In New Jersey, Dentists Can Now Play a Frontline Role in Screening for Diabetes

DID YOU KNOW that a trip to your dentist may include a diabetes screening?

With 37.1 percent of the state’s adult population (2,483,000 adults) believed to be pre-diabetic (with most not know­ing it), some dentists in New Jersey are now playing a frontline role in ensuring that their at-risk patients get referred to their physician for a definite diagno­sis to receive proper care.

Researchers determined that persons with diabetes are statistically more prone to gum disease—and people with periodontal issues are more likely to have or develop diabetes. At Delta Dental’s request, diabetes chairside A1c blood testing was recognized as being within the scope of dental practice by the New Jersey State Board of Dentistry.

In 2018, also related to a Delta Dental request, the American Dental Association created a new dental procedure code for a chairside A1c test; a simple finger prick blood test can determine patients’ average blood sugar levels over the last three months.

Allowing dentists to conduct this test­ing allows for earlier detection, better treatment outcomes, and the potential to help offset the $9.2 billion it costs to treat diagnosed diabetes in New Jersey.

Oral health is a crucial determinant of a patient’s overall health. With Delta Dental of New Jersey now offering cov­erage of A1c testing for most of their members, dentists are well positioned to support earlier recognition of diabetes and to refer their patients to their physi­cian earlier in the disease process.

Protecting Your Small Business from Account Fraud and Ransomware

CRIMINALS USE spoofed e-mails, malicious software spread through infected attachments and online social networks to obtain login credentials to businesses’ accounts, transfer funds from the accounts and steal private information—a fraud referred to as “corporate account takeover.”

Combating account takeover is a shared responsibility between business- es and financial institutions. Bankers can explain the safeguards small businesses need and the numerous programs avail­able that help ensure fund transfers, payroll requests and withdrawals are legitimate, accurate and authorized. Companies should train employees about safe Internet use and the warning signs of this fraud, because they are the first line of defense. These tips can help to prevent account takeover.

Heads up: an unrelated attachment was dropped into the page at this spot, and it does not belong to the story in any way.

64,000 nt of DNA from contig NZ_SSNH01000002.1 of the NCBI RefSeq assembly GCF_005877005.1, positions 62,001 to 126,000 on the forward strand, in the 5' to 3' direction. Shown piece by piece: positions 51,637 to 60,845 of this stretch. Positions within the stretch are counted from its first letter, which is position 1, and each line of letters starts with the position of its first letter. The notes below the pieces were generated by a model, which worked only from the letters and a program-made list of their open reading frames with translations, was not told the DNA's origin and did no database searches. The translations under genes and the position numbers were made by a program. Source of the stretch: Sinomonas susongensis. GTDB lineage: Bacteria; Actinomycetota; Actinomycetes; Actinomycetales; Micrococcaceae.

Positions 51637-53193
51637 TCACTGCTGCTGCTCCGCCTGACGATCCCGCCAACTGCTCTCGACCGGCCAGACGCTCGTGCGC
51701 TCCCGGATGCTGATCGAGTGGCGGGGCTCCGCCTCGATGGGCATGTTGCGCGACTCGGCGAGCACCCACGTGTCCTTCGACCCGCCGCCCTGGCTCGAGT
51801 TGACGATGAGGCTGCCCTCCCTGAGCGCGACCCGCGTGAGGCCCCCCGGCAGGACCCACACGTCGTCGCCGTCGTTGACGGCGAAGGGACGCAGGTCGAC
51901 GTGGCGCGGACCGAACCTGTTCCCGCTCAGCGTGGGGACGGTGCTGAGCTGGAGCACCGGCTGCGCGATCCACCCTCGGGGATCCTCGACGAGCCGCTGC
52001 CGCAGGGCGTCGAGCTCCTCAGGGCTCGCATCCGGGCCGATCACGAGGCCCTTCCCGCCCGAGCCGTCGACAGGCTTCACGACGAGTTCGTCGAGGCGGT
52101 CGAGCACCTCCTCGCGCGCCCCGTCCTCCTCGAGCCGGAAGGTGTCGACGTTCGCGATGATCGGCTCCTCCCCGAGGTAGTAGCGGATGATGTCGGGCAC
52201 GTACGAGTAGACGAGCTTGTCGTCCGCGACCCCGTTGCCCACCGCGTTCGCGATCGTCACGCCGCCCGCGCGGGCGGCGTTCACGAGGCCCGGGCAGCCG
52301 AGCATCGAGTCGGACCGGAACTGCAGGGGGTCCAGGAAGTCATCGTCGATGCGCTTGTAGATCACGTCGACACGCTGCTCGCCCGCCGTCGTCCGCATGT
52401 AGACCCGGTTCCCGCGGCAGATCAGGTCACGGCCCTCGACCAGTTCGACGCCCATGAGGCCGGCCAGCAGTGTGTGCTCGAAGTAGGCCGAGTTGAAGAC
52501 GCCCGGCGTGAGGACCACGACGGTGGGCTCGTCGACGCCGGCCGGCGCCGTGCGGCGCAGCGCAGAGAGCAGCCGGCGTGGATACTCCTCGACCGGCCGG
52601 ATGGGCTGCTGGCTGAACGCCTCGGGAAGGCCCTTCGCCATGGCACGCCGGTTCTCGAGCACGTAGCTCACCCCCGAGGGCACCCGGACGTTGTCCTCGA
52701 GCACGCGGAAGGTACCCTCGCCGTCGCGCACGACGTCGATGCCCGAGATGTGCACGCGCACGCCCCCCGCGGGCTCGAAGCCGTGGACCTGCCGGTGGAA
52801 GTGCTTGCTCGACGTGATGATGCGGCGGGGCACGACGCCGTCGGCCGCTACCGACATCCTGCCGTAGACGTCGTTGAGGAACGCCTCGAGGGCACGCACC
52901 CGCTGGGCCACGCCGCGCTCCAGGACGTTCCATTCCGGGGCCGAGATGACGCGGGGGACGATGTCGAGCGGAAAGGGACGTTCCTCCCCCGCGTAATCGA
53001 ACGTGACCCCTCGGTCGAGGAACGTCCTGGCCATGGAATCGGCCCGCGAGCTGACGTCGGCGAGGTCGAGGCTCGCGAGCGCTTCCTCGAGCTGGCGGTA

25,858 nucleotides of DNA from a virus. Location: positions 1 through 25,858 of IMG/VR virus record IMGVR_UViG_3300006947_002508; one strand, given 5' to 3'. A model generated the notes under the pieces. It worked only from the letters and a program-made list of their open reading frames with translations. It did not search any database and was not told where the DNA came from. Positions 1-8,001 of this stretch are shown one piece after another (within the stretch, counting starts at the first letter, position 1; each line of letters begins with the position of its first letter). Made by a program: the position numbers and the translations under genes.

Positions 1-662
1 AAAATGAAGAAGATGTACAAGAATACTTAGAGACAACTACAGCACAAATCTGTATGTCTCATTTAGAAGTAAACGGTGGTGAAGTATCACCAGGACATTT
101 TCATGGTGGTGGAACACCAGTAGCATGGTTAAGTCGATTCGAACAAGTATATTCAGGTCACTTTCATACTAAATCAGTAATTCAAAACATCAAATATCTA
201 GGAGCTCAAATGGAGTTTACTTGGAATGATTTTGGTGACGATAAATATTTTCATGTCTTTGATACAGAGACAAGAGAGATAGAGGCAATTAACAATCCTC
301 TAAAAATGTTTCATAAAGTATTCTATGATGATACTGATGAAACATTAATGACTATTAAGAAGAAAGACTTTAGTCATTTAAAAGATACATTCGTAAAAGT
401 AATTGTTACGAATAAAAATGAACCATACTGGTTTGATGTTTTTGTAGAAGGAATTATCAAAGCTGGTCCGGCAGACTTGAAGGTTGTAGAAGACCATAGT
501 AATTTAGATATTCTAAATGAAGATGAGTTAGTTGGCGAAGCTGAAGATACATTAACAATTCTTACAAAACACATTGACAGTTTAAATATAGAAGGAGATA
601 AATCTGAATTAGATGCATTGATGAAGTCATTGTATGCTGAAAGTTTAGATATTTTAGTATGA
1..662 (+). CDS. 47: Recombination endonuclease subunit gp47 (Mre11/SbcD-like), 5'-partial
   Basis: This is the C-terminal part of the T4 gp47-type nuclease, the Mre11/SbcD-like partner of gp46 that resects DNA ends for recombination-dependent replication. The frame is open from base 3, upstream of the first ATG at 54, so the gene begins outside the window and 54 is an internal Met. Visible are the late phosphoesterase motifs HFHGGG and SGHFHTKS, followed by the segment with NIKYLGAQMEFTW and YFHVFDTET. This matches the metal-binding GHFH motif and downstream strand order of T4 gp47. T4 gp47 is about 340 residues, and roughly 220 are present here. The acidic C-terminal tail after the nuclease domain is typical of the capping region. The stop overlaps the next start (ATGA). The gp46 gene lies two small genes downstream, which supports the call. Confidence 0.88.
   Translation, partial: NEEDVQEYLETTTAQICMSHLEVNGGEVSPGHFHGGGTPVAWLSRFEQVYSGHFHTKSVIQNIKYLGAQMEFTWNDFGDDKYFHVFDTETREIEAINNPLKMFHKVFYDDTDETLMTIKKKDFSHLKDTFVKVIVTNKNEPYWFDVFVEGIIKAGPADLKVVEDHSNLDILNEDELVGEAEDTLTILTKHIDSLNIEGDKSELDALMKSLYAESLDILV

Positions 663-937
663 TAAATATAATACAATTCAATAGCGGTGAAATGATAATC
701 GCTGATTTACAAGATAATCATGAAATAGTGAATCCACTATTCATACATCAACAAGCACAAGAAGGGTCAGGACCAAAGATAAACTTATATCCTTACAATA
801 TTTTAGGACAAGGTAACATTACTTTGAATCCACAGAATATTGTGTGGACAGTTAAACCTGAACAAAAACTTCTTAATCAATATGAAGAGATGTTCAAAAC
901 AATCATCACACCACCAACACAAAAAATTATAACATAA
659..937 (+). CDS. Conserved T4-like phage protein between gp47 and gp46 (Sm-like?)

Protect your online environment. It is important to protect your cyber environment just as you would your cash and physical location. Do not use unprotected Internet connections. Encrypt sensitive data and keep updat-ed virus protections on your computer. Use complex passwords and change them periodically.

Partner with your bank to prevent unauthorized transactions. Talk to your banker about programs that safeguard you from unauthorized transactions. Positive Pay and other services offer call backs, device authentication, multi-person approval processes and batch limits, which help protect you from fraud.

Pay attention to suspicious activity and react quickly. Look out for unex­plained account or network activity, pop-ups, and suspicious e-mails. If detected, immediately contact your financial institution, stop all online activ­ity and remove any systems that may have been compromised. Keep records of what happened.

Understand your responsibilities and liabilities. The account agreement with your bank will detail what commercially reasonable security measures are required in your business. It is critical that you understand and implement the security safeguards in the agreement. If you don’t, you could be liable for losses resulting from a takeover. Talk to your banker if you have any questions about your responsibilities.

Beware of ransomware. Individuals and businesses have become targets to a growing online fraud scheme known as ransomware. Ransomware is a form of malware used by cybercrimi­nals to freeze your computer or mobile device, steal your data and demand a “ransom”—typically anywhere from a couple of hundred to thousands of dollars—be paid.

Ransomware poses great risks to indi­vidual computers or laptops, enterprise networks and or servers used by govern­ment agencies, financial institutions and healthcare providers. In addition to edu­cating your employees, here are some tips for your business.

Manage the use of privileged accounts. Restrict users’ ability to install and run software applications on net­work devices, in an effort to limit your networks exposure to malware.

Employ a data backup and recovery plan for all critical information. Backups are essential for lessening the impact of potential malware threats. Store the data in a separate device or offline in order to access it in the event of a ran­somware attack.

Make sure all business devices are up to date. Ensure antivirus and anti-malware solutions are set to automati­cally update and conduct regular scans so that your operating systems operate efficiently.

Contact your local FBI field office immediately to report a ransomware event and request assistance.

The Ghost of CBD Past, Present, and Future: The Future of CBD and Industrial Hemp